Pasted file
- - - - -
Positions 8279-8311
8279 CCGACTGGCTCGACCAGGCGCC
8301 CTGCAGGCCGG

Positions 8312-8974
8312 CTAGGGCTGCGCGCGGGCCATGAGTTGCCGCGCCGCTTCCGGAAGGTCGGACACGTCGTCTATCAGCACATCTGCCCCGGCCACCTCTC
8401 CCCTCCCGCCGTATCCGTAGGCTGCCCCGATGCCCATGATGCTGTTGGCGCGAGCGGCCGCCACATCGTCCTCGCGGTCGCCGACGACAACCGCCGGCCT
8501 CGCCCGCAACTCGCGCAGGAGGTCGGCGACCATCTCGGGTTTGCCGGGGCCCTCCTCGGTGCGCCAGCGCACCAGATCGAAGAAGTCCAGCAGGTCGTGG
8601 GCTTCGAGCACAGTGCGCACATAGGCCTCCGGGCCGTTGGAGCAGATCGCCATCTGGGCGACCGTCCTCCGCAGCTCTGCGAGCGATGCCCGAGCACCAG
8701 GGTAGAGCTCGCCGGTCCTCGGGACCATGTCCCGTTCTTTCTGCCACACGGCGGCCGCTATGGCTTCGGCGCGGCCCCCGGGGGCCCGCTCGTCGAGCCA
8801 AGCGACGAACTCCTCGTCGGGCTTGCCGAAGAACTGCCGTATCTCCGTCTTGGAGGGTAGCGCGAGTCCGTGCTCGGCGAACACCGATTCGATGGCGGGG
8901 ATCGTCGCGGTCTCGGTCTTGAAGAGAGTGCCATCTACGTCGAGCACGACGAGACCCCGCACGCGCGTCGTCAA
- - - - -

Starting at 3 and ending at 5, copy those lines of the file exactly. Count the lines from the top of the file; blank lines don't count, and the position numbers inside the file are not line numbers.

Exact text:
8301 CTGCAGGCCGG

Positions 8312-8974
8312 CTAGGGCTGCGCGCGGGCCATGAGTTGCCGCGCCGCTTCCGGAAGGTCGGACACGTCGTCTATCAGCACATCTGCCCCGGCCACCTCTC